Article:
Benefits and Drawback of a Layered Architecture
Most enterprises today are application centric. But the problem with the application is that their database schemas, user interfaces, programming interfaces and object models are tightly coupled and difficult to change. If you want to add a new field to a database table and you’re lucky, the change will reflect through the entire system. But often the change needs to be replicated manually across the entire system. And as applications are difficult to change, adding business rules or process to the application does not facilitate business agility. This is where layered architecture comes into play.
What Is Layered Architecture?
Also known as the n-tier architecture, the layered architecture is a de facto standard for most Java EE (Enterprise Edition) applications. It is widely adopted and used by software architects, designers, and developers. The layered architecture pattern closely matches the conventional IT communication and organizational structures found in most businesses. The structure is divided into four important categories: presentation, application, domain, and infrastructure. Each of these layers consist objects specific to a particular concern it represents.
- Presentation layer: This layer consists all the classes responsible for presenting the user interface to the end user or sending the response back to the client.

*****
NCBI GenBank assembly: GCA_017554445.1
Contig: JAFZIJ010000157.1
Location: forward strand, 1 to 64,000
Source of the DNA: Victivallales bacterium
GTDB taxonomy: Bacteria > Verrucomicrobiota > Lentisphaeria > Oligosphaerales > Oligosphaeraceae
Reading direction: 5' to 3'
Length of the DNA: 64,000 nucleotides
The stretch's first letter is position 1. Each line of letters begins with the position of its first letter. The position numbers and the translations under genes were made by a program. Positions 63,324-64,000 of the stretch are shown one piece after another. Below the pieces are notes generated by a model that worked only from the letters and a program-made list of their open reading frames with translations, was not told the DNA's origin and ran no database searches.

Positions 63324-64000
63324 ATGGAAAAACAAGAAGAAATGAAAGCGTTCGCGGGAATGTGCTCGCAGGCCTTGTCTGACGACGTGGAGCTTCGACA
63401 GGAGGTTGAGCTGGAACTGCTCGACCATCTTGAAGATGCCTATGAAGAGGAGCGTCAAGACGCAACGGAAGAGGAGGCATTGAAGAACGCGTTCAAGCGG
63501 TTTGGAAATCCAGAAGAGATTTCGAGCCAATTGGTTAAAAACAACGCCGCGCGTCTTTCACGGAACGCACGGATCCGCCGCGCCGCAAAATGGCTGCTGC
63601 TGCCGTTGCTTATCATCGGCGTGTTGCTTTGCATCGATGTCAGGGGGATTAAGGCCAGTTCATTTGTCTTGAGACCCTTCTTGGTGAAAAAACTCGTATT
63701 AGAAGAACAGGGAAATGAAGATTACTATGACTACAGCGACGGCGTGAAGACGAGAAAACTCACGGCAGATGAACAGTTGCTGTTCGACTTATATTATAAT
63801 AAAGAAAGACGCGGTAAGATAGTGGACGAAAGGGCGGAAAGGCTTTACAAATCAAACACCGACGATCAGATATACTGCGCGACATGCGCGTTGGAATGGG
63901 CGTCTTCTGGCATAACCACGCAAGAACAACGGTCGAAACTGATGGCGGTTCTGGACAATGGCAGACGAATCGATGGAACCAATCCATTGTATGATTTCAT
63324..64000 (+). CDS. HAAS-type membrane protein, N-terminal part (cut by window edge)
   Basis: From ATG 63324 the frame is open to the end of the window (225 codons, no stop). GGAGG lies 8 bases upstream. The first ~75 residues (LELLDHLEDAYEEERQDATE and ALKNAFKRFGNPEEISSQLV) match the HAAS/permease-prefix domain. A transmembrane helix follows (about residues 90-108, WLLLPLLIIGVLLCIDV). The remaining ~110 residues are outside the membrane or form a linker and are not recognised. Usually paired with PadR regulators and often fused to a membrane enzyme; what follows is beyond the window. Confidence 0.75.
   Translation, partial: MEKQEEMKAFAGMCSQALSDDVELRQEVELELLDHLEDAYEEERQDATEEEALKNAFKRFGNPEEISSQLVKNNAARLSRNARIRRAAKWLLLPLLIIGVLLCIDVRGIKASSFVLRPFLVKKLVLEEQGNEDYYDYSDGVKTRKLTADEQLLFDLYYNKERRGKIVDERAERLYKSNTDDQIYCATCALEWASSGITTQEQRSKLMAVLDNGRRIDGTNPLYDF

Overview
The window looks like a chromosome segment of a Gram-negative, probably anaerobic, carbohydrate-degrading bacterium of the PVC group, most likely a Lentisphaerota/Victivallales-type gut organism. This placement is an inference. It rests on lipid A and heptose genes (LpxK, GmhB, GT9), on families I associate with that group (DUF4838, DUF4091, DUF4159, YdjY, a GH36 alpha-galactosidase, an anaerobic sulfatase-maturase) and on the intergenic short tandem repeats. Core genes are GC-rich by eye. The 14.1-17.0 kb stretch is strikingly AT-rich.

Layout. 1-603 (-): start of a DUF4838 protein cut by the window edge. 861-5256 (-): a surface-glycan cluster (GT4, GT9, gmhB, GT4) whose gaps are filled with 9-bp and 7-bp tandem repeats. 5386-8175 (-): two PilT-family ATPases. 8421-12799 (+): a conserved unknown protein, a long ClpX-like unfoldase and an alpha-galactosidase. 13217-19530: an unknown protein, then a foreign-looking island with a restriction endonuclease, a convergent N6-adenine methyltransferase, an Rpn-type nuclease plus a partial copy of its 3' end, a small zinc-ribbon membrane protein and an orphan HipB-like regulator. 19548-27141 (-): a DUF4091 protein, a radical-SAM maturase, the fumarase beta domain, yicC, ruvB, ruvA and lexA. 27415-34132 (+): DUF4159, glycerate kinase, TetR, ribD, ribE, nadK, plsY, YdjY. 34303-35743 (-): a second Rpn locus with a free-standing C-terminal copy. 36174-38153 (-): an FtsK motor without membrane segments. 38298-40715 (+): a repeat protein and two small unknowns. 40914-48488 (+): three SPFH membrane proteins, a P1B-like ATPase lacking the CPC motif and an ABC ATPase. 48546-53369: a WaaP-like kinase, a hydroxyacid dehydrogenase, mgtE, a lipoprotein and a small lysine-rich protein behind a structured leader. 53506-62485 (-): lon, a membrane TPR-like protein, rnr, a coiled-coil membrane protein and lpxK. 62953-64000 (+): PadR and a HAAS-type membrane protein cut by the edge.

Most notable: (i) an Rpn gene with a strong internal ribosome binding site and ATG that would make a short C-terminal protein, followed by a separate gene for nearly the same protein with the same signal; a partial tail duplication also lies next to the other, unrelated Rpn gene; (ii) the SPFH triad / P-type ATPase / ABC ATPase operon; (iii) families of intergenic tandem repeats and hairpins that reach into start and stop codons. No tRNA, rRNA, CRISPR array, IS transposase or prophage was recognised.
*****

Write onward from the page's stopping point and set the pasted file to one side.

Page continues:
- Application layer: This layer consists all the logic that an application requires to meet its functional requirements while not being a part of the domain rules. In most systems, the application layer also contains services orchestrating the domain objects to fulfill a particular use case scenario.
- Domain layer: This layer represents the underlying domain that mostly contains domain entities and in some specific cases, services. Business rules such as algorithms and invariants should all be a part of the domain layer.
- Infrastructure layer: Also known as a persistence layer, the infrastructure layer includes all the classes responsible for performing the technical actions such as persisting data in the database, like repositories, DAOs (data access objects), etc.
Benefits of Layered Architecture:
- Simplicity: The concept of layered architecture is easy to learn and implement.
- Consistency: The layers along with the overall code organization is consistent across all the layered projects.
- Browsability: All the objects are kept together. So, when you need to change something in some or all the objects of a particular type, it is easier to quickly find an object.
Drawbacks of a Layered Architecture:
- Lack of inbuilt scalability: The principles of layered architecture hinders the growth of your project as it does not help to scale your project. You are required to find a key to organize it on your own.
- Hidden use cases: It is difficult to determine the use cases of your project by simply checking the code organization. You need to refer the class names and in most cases, implementation.
- No dependency inversion: In a layered architecture, the dependencies are direct and conceptually changes into essential higher layers from a low-level infrastructure layer.
In conclusion, a layered architecture is all about organizing code for separating concerns. Are you planning to implement layered architecture while leveraging Java enterprise development? Let us know your thoughts in the comments below.